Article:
Also, Dave discovers “farm brewed beer” after encountering an anti-masker in the TSA line, which leads him to think about other products that his imagination won’t let him make a million dollars on.

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How’d we do on this week’s show? Did we miss anything in our conversation? Did we anger you? Did we make you smile? Call us at 347-SHORTCT anytime  or email theshortcoats@gmail.com.  It’s always a pleasure to hear from you!

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Unsatisfied Just Learning Medicine, These Students Became Journalists, Too

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The case for the physician-journalist

The Takeaways:

  • One important responsibility that doctors can and should take on is to educate their communities on health issues.
  • Learning how to do this in medical school can be as easy as collaborating with your university news paper.
  • Plus, our advice for a young mother and wife whose med student husband will be away during third year: plan, iterate and empathize.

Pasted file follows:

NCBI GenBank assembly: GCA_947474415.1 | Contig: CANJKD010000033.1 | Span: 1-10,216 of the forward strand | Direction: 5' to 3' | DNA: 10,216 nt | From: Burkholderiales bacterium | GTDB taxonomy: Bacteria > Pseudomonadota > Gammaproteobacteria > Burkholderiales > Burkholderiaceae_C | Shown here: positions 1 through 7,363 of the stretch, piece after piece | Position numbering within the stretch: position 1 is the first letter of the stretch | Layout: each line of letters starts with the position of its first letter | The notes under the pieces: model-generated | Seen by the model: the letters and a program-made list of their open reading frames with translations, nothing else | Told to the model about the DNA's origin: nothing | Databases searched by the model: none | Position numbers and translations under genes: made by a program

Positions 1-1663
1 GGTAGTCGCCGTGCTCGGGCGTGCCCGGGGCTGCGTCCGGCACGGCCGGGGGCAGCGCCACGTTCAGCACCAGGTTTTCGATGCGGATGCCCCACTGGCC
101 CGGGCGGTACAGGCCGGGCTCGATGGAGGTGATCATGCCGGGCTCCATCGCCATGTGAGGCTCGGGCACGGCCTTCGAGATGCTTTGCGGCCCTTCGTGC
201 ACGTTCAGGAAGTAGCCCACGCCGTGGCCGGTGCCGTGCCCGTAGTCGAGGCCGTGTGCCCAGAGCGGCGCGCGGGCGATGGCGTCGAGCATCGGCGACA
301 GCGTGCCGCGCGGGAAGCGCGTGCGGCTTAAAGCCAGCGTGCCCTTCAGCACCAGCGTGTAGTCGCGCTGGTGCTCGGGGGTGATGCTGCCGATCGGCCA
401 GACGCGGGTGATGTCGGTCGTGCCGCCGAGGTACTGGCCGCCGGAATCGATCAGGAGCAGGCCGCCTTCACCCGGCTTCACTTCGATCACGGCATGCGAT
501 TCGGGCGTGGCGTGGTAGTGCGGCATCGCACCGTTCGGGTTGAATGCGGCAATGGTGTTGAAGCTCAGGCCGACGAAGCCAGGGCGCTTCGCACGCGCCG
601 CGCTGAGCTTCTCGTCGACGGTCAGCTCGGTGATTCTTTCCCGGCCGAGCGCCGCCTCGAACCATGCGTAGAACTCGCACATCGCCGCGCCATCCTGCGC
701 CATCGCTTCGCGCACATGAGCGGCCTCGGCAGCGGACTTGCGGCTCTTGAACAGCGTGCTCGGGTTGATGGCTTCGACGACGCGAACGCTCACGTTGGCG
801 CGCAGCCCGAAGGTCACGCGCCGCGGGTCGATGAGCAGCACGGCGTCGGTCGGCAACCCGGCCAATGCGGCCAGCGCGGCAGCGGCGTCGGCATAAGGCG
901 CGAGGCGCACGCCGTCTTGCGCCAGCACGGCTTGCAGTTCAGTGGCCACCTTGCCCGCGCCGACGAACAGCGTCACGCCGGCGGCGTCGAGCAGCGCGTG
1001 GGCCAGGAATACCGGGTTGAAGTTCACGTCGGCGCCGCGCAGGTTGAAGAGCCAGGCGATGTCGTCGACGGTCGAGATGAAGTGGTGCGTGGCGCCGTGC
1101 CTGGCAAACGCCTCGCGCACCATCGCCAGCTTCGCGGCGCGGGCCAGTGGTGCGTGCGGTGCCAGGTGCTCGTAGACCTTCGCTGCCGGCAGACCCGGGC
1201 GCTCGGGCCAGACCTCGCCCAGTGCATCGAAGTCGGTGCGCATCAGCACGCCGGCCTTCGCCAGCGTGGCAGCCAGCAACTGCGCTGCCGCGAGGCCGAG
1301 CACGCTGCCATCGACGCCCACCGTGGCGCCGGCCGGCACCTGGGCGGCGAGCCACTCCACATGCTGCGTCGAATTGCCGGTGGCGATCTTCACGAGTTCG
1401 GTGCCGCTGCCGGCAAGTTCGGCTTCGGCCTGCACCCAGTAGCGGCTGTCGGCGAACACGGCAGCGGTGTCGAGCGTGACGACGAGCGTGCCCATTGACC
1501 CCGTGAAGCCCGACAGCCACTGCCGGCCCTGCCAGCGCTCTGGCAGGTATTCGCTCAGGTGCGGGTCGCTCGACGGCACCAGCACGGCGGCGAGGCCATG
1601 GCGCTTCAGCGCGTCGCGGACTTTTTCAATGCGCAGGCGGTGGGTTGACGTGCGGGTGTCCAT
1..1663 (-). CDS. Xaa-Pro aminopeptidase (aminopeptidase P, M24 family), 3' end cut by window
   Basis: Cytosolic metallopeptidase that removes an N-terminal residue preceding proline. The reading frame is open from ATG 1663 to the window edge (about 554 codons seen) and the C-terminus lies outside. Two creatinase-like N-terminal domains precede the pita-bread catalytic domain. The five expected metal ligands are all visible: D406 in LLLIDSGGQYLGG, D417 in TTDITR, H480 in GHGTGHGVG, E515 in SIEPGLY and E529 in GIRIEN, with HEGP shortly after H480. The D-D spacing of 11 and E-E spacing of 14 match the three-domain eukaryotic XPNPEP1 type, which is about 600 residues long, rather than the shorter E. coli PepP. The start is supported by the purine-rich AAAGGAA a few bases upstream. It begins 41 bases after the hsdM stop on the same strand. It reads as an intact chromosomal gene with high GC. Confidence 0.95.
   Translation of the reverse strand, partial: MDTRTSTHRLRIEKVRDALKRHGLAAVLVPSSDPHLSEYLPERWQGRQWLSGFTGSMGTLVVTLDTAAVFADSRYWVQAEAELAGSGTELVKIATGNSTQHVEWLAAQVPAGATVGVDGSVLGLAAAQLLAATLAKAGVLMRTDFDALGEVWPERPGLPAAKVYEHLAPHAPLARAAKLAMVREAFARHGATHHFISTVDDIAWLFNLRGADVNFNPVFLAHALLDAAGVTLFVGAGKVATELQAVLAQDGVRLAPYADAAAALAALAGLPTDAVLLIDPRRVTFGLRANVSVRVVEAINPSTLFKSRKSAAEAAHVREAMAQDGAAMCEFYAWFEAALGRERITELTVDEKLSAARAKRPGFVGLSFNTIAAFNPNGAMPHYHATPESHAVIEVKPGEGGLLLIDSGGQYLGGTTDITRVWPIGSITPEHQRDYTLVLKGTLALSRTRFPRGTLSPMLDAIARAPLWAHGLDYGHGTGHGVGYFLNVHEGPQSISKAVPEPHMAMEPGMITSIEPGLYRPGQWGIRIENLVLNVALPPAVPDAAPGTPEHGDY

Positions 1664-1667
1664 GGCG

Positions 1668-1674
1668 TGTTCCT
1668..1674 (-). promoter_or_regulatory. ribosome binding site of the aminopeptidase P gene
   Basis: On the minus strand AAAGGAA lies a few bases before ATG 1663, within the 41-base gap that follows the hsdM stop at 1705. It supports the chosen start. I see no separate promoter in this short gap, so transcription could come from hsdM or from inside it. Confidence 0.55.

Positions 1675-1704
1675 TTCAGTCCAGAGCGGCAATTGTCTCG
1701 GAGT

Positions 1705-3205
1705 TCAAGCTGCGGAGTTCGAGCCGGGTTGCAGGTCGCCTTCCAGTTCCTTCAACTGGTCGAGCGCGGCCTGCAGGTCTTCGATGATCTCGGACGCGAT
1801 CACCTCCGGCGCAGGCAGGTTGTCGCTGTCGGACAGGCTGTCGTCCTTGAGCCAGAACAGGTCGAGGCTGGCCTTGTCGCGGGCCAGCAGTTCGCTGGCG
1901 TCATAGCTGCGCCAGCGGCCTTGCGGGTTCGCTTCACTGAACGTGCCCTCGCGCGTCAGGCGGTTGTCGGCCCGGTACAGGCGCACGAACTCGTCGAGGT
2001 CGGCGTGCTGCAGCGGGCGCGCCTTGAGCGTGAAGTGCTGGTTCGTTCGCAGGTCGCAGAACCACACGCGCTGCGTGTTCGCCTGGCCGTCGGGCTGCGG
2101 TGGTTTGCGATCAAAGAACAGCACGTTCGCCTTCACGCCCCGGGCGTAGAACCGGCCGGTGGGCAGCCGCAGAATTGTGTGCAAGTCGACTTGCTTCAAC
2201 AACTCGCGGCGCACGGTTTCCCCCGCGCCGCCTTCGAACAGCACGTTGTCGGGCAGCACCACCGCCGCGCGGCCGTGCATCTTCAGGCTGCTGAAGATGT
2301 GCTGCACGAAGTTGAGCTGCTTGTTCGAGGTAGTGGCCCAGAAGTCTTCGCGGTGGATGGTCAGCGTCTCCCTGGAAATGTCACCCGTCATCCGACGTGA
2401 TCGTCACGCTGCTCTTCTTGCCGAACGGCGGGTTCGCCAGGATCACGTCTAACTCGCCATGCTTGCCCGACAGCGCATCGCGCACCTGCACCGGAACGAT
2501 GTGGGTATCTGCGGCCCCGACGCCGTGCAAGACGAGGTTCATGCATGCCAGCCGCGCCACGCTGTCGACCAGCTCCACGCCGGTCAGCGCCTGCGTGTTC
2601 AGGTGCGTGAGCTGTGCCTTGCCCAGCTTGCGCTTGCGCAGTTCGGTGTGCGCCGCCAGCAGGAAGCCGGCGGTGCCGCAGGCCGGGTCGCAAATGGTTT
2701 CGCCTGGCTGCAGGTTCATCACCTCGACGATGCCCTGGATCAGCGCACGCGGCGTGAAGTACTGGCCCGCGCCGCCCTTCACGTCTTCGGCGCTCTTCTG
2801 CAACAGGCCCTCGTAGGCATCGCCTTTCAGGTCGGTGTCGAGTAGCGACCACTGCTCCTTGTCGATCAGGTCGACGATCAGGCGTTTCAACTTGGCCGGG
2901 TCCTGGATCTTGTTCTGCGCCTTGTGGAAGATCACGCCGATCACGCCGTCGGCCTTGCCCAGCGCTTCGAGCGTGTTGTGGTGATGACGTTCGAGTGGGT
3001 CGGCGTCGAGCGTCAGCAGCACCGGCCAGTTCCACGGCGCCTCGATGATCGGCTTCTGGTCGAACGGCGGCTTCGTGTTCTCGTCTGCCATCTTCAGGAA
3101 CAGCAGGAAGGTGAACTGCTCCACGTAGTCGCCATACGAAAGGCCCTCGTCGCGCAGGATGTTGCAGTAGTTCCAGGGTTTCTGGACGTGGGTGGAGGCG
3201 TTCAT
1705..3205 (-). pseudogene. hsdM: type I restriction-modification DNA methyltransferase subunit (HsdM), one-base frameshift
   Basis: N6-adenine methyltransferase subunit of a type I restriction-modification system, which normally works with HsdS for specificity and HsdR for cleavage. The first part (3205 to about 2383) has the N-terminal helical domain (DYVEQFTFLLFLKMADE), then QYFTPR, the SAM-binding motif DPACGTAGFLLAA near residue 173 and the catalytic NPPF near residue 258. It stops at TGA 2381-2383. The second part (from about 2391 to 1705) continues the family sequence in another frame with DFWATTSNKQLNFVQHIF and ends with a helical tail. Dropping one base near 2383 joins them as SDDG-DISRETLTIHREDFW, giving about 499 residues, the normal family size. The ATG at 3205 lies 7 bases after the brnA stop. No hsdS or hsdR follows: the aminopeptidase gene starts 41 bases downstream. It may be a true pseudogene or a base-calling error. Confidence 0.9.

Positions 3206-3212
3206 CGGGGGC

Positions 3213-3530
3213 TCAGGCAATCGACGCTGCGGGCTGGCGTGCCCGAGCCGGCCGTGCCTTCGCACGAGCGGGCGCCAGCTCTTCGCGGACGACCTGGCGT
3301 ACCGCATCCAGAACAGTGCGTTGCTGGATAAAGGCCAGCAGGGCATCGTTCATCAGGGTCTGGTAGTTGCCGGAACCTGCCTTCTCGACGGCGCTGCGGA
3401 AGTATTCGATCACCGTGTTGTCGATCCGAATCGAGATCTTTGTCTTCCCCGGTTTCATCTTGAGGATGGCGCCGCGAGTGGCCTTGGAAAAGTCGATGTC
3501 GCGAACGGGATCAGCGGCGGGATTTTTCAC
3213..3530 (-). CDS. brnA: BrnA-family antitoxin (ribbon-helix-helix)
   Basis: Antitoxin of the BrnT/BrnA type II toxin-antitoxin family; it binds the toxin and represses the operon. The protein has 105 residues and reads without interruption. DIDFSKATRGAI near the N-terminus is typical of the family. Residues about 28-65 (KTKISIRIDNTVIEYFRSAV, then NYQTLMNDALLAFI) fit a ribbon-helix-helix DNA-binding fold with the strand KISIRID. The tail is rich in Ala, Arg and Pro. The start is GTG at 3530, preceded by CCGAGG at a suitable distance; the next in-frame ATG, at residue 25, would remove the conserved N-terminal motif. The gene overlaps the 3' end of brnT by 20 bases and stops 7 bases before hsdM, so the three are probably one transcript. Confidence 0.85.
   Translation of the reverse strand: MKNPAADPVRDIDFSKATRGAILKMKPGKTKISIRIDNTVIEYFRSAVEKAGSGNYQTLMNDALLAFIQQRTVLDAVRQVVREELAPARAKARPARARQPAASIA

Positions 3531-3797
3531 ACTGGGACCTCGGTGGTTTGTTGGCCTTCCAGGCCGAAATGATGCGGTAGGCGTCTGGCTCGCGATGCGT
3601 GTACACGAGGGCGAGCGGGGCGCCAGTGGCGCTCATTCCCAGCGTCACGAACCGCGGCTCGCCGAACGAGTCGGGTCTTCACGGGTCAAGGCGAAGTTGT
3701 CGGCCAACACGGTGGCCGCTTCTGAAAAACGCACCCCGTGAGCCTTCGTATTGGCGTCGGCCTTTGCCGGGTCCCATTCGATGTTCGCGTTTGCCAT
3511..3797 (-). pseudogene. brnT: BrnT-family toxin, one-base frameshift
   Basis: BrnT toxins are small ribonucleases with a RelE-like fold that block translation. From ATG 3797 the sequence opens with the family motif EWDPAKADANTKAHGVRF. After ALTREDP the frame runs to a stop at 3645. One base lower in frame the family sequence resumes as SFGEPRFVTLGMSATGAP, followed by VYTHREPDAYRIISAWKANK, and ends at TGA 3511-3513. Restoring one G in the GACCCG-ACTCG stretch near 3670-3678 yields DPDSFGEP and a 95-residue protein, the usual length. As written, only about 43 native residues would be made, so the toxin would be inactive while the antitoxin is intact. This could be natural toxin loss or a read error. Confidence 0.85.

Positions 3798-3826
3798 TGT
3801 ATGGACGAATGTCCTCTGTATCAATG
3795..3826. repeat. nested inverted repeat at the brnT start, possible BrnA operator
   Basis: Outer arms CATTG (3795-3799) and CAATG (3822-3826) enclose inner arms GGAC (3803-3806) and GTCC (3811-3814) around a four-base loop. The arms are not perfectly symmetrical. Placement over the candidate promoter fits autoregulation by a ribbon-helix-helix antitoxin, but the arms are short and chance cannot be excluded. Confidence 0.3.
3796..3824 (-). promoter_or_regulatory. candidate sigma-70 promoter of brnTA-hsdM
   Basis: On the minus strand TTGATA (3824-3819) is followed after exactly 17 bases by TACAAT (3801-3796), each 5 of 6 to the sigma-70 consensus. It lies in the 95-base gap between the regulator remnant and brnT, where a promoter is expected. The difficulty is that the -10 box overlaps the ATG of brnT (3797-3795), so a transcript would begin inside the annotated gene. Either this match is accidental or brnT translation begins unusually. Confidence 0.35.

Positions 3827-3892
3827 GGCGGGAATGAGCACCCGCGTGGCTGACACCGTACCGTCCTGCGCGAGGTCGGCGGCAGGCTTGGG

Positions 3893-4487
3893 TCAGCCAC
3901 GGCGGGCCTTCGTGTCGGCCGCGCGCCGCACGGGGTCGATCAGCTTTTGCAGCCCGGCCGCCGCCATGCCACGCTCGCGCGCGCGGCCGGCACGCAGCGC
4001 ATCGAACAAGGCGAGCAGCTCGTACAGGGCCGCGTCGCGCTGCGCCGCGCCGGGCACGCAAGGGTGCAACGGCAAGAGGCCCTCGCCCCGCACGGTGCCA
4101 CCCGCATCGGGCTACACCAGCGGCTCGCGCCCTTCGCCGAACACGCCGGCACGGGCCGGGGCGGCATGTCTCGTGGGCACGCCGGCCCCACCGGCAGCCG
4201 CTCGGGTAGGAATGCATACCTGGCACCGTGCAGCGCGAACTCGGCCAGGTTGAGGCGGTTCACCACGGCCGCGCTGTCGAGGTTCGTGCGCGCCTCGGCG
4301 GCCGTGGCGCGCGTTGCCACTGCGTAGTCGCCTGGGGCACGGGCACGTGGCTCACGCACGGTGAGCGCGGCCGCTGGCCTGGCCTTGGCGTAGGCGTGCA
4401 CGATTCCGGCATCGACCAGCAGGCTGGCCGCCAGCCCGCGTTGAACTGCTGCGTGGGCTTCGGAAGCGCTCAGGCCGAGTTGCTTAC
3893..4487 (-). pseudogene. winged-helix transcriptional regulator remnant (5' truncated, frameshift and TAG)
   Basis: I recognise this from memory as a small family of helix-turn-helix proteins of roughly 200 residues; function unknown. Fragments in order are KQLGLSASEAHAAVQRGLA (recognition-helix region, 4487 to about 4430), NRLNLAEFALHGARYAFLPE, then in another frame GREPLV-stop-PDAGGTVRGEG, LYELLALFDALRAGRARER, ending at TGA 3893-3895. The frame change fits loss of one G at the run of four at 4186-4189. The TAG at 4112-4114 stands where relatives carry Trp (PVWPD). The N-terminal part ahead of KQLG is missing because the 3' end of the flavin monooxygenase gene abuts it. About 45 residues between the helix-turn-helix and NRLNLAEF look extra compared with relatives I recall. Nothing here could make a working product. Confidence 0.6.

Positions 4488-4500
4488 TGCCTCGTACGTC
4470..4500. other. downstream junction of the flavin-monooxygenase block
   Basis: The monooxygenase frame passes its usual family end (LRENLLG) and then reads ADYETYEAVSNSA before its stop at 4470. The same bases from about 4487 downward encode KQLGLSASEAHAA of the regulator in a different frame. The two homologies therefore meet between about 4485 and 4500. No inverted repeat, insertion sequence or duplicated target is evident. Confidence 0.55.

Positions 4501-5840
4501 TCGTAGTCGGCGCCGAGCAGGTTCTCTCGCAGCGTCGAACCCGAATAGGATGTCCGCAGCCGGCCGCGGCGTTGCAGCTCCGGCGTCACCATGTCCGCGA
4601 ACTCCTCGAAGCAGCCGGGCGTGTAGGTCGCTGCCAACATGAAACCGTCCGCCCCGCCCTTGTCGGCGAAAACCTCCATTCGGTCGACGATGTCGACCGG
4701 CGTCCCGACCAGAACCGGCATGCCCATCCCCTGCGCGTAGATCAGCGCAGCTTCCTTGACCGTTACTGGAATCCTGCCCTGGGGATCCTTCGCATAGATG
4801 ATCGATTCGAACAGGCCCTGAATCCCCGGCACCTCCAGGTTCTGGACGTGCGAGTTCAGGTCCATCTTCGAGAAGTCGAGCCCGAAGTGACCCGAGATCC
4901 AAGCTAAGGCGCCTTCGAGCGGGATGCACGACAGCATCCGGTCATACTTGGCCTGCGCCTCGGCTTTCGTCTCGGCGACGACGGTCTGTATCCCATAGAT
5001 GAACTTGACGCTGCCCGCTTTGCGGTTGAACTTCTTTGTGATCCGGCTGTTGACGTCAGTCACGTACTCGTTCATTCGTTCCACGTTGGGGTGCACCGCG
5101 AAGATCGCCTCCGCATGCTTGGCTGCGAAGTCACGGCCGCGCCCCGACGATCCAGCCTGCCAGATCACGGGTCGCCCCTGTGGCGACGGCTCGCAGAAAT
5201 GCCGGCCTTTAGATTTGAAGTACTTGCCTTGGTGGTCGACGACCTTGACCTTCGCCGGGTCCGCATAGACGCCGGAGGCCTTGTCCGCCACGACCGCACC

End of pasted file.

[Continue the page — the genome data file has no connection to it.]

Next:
In 2018, CCOM M4 Pavane Gorrepati launched The Doctor Is In, a recurring column in The Daily Iowan, the University of Iowa’s newspaper. The goals were to give all healthcare students an opportunity to publish science and opinion pieces, to bridge the divide between our undergrad and grad campuses by focusing on health-related issues that are relevant to the undergraduate population, and to give students experience on how they might convey complex topics to the general public through the popular press.

Pavane and her successor M2 Vijay Kamalumpundi join us for a discussion on this very successful endeavor and what they’ve learned. Among the things COVID has taught us is the importance of understanding complex topics!

But first, offer some advice to a nervous med student’s wife who will be spending a significant time apart from her spouse during his third year. MD/PhD student Aline Sandouk, and M2s Nicole Hines, Sarah Costello, and AJ Chowdhury offer some ideas on how they might cope with the separation and make sure their very young children don’t miss their dad too much.

We Want to Hear From You

How’d we do on this week’s show? Did we miss anything in our conversation? Did we anger you? Did we make you smile? Call us at 347-SHORTCT anytime  or email theshortcoats@gmail.com.  It’s always a pleasure to hear from you!

Continue reading Unsatisfied Just Learning Medicine, These Students Became Journalists, Too

Ask Your doctor if COVID is Right For You.

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As COVID numbers tick up, we choose to drown our sorrows in French/Korean fusion baked goods.